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In a completely different direction, you might wanna look at Arakelov Geometry. Arakelov geometry is an area of geometry that is motly interrested in Diophantine problems. The idea behind it is that in order to grasp arithmetic properties, it won't be sufficient to only study the algebraic geometry of the objects over $\text{Spec } \mathbb Z$, because $\text{Spec } \mathbb Z$ is not proper (compact if you prefer), so we have to compactify the situation, and to do so, we need to add an "analytic fiber" (which is a smooth complex manifold), and endow it with hermitian data.

We then have to find analogues of statements and theorems in classical algebraic geometry in this new algebro-hermitian setting, which involves of course algebraic geometry on the variety itself, and complex differential geometry on the "fiber at infinity", and to treat them in an unified setting.

This relates to deep differential concepts and question, such as index theory for instance, or questions related to the curvature on specific bundles (e.g the quillen curvature on the determinant of cohomology) and of course analytic torsion.

Maybe to give you a taste of the mixing of the two styles of geometry, let me state an example. On a riemann surface, classical algebraic geometry tells you that is a good idea to study cycles over it. In the arakelov context you study so called "arithmetic cycles", which consists of pairs $(Z,g)$ where Z is a cycle on the surface (the geometric part), and g is a so called green function for $Z$, which you might think of as a potential for the electric field generated by the uniformly charged distribution of charges supported by $Z$ (you put charges at every point of $Z$ and you $g$ is then a potential for the electric field generated).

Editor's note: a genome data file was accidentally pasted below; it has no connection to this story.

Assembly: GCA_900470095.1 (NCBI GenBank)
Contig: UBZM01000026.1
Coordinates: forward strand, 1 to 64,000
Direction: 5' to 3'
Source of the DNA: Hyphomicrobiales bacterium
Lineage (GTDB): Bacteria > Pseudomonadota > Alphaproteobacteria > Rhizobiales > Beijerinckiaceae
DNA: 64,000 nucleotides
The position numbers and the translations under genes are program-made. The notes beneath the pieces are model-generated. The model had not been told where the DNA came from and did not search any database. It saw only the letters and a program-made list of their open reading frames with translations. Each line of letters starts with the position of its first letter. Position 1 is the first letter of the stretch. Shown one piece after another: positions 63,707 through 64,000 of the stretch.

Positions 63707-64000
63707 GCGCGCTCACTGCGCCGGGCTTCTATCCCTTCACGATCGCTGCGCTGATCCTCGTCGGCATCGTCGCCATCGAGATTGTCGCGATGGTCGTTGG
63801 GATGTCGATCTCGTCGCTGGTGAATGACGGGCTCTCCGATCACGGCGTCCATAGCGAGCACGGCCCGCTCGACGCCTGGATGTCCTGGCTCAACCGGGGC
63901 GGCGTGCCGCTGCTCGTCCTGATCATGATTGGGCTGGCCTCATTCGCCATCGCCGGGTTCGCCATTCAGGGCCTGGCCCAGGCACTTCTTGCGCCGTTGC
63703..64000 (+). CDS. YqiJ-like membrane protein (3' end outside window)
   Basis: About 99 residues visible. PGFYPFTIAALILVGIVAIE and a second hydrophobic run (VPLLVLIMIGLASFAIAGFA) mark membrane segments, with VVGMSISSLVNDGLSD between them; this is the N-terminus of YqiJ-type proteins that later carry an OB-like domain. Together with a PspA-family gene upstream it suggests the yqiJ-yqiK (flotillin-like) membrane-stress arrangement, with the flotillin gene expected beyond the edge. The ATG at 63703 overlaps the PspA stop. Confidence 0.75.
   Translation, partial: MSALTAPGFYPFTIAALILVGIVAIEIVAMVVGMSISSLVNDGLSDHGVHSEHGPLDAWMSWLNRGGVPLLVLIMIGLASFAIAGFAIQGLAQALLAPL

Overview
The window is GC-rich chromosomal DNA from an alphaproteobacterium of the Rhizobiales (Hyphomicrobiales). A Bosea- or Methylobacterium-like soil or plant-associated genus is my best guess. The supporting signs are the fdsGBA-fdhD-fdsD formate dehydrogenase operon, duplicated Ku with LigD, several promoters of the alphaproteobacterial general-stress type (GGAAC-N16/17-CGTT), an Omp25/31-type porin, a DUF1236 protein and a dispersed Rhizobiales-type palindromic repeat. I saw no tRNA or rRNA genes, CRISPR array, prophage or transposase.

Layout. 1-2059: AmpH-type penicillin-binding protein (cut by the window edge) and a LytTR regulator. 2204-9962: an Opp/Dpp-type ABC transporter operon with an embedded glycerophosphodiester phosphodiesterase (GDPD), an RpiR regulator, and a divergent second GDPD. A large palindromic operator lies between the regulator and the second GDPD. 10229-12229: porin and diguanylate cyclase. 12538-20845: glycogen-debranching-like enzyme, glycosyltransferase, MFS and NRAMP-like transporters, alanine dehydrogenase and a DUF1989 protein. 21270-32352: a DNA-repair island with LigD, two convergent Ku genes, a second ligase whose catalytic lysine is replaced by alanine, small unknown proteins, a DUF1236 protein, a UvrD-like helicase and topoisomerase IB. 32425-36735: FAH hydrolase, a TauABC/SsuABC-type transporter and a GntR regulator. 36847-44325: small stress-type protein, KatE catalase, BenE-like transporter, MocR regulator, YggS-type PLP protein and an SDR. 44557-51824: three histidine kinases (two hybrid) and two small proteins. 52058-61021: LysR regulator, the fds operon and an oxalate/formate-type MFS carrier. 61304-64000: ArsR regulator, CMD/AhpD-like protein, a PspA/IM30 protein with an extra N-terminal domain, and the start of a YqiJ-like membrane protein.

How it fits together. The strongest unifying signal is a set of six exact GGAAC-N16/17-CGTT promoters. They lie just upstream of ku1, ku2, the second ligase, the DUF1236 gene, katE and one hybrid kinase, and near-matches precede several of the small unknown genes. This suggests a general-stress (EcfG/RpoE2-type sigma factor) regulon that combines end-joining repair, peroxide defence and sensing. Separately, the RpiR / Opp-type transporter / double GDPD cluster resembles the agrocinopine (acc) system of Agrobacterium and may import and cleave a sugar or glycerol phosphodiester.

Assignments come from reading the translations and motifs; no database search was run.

You can take a look at these notes, or those ones, by Soulé, but they're in French

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Oh, and a nice way to see Arakelov theory is as a generalisation of intersection theory, so it includes three areas of your title, algebraic geometry, differential geometry and $\cap$. =) –  A.Rodriguez Mar 1 at 11:14
    
Could you explain why $\text{Spec } \mathbb Z$ is not compact? By the way, proper is a relative concept and it doesn't make sense to say that $\text{Spec } \mathbb Z$ is not proper. –  Georges Elencwajg Mar 2 at 18:38
    
It's a manner of speaking. The long-discovered analogy is that Spec Z should be the analog of a proper curve over a field k. In the context of arakelov geometry, Spec Z is the analog of an affine open subset in a "proper" object. A basic observation why it should be so is the product formula which is considered the analog of the fact that the degree of a principal divisor is 0 on a proper variety. The arithmetic degree of a principal divisor is 0 if you add up the "infinite fiber". This is an indication that this should be considered as the compact object, and Spec Z is an open subset if it. –  A.Rodriguez Mar 4 at 19:05
    
More generally, if you want reasonnable analogs of classical resulats in projective geometry to work (Riemann-Roch, degree formula etc...) you need to add up that infinite fiber that compactify $\text{Spec }\mathbb{Z}$. It's a purely "interpretative" statement. To my knowledge, nobody has ever created a theory where one actually endows $X\coprod X(\mathbb C)$ with a topology, and develop a theory on this space. –  A.Rodriguez Mar 4 at 19:06
    
Thanks for your comments, @A.Rodriguez. –  Georges Elencwajg Mar 4 at 20:52